There I was – stuck, staring at my computer screen and gritting my teeth. “All these calculators are virtually the same. All calculators add, subtract, divide and multiply.” I huffed, “How am I supposed to write different copy for 25 calculators that are all pretty much identical?”
Ever been there? Ever had several catalog or ecommerce descriptions or pages of copy to write that deal with products that are the same, but different? What’s the biggest problem? Knowing how to identify those all-important differences!
Strategy #1 – Create a List of Methods Used Before
One way to get around this would be to make a list of the different ways you have described products in the past. Then, you can simply refer back to your list for ideas. If you’ve written about USB speakers before, check your copy to see how you described them. Can some of that information be repurposed for current descriptions? Create your own cheat sheet.
Strategy #2 – Problem/Solution
What problem does the product solve? And for whom does it solve the problem? Here’s one example from Sauder:
Strategy #3 – Inspire
What provided the inspiration for this widget? This plays into storytelling which is a huge factor in persuading people. Look at this copy from LL Bean:
Strategy #4 – Impress
Did this product impress someone (or a group of people)? Copy like this from Everything Sportsman is a good example.
Strategy #5 – Celebrate
Is there something to celebrate about this product? These ASICS athletic shoes deliver information that boosts consumer confidence while describing the benefits of the shoe.
Strategy #6 – Why You?
Why should customers buy from you? With so many choices available online, you need a way to answer this question fast. Dropping hints within your product descriptions can go a long way to building confidence. Here’s an example from Marvolus.com.
I’d love to take credit for all these product description methods, but I can’t. You see, they come from a well-worn ebook I bought a while back. You can thank Marcia Yudkin for this dose of brilliance.
Marcia is author of the ebook “73 Ways To Describe A Widget.” I bought the ebook on a whim because it was inexpensive and the title intrigued me. Doing that was definitely a smart move! I printed the ebook and took it with me when I went to a local sandwich shop for lunch. I thought I’d flip through a few pages there then read the rest later. However, by the time I’d finished my sandwich and fruit, I’d also finished the book!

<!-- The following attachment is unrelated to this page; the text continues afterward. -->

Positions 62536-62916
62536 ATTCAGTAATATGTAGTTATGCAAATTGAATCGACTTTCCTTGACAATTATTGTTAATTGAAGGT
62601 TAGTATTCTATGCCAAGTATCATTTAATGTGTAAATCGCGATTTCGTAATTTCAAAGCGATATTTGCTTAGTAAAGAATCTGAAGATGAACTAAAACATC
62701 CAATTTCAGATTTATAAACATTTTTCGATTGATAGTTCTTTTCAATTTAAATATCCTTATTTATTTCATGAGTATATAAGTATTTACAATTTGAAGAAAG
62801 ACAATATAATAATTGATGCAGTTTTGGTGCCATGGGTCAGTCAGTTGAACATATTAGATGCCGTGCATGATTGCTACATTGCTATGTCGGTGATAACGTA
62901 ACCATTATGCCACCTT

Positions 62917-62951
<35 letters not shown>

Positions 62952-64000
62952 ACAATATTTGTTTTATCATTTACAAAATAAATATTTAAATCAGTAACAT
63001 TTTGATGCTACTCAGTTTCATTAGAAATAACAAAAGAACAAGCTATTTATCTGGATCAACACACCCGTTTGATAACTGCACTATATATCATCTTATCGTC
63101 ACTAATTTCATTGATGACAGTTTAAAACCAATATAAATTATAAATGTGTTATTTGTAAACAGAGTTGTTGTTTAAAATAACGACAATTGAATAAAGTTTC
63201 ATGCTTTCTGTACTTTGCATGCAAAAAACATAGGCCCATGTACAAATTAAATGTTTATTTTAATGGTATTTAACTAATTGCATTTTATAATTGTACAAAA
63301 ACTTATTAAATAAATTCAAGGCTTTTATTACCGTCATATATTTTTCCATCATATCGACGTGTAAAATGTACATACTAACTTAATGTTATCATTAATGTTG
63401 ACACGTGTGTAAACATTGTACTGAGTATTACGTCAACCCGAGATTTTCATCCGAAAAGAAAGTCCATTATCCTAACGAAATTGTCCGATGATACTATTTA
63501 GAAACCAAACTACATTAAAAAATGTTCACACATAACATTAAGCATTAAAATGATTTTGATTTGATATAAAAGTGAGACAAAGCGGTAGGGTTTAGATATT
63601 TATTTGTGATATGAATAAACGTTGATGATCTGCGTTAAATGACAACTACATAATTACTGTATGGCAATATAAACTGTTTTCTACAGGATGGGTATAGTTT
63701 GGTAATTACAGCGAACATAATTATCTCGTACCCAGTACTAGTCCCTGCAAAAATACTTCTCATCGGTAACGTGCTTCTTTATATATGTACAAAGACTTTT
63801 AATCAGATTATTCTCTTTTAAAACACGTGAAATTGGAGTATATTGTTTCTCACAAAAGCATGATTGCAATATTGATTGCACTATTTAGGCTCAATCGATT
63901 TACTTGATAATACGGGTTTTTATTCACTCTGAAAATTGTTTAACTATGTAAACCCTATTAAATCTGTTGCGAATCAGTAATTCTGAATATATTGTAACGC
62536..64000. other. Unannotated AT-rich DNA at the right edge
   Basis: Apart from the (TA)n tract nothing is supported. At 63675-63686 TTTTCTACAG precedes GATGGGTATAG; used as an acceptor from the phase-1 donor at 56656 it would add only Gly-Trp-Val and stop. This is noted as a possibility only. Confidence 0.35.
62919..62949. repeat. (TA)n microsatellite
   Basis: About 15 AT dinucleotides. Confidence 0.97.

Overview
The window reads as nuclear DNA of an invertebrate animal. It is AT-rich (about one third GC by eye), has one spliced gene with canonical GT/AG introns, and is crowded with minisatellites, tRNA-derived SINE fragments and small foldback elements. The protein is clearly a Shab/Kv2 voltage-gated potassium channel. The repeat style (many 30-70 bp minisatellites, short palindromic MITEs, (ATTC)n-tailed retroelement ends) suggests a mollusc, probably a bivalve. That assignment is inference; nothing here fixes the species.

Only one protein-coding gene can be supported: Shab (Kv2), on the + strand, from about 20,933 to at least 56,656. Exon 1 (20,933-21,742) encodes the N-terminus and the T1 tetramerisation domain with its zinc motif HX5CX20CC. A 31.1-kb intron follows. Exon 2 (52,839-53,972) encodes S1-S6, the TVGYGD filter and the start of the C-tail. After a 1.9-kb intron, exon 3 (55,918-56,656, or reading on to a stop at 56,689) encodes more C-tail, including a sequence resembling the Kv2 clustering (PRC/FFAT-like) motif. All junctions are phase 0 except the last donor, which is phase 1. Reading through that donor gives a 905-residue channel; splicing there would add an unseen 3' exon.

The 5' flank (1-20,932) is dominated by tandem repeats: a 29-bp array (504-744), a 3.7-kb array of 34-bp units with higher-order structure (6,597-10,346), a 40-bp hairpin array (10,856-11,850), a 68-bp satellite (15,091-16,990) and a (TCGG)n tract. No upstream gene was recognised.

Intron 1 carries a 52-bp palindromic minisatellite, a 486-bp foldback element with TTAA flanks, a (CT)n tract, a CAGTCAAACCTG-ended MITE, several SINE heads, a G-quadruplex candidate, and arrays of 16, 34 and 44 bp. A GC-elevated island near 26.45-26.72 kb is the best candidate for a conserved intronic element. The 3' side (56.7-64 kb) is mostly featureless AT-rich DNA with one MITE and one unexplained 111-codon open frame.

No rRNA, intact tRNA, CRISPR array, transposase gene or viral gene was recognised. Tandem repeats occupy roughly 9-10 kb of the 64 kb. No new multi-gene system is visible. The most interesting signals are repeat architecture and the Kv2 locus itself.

This quick-read doesn’t waste time with long introductions or fluff. It has an easy-to-follow layout that simply delivers idea after idea after idea. Seventy-three of them to be exact. Each idea was backed with a quick example to show you (as well as tell you) how to use the idea. “Why didn’t *I* think of that?!” was frequently mumbled under my breath.
But the proof is in the practice (my version of an old saying). Would I ever actually use any of these bright ideas? Or would this be just another ebook I bought, read and put on my shelf? The test would come about two weeks later.
Just imagine needing to write copy for 20 sterling silver necklaces that are all very similar. After about 10, I started to draw a blank. That’s when I remembered the “73 Ways” book. As I flipped through the pages filled with ideas, the floodgate opened, and the ideas began pouring in. Not only was I getting ideas directly from Marcia’s book, but the inspiration was also allowing me to come up with more ideas of my own. Before long, the project was done, and I was off to celebrate!
As a copywriter with over 25-years experience, I have certain resources I keep on my bookshelf within arm’s length at all times:
In just a short time, “73 Ways” has earned its place on the top of my bookshelf. If you own an ecommerce site, this will give you countless ideas on how to connect with your visitors in new ways and write copy that persuades and informs with ease.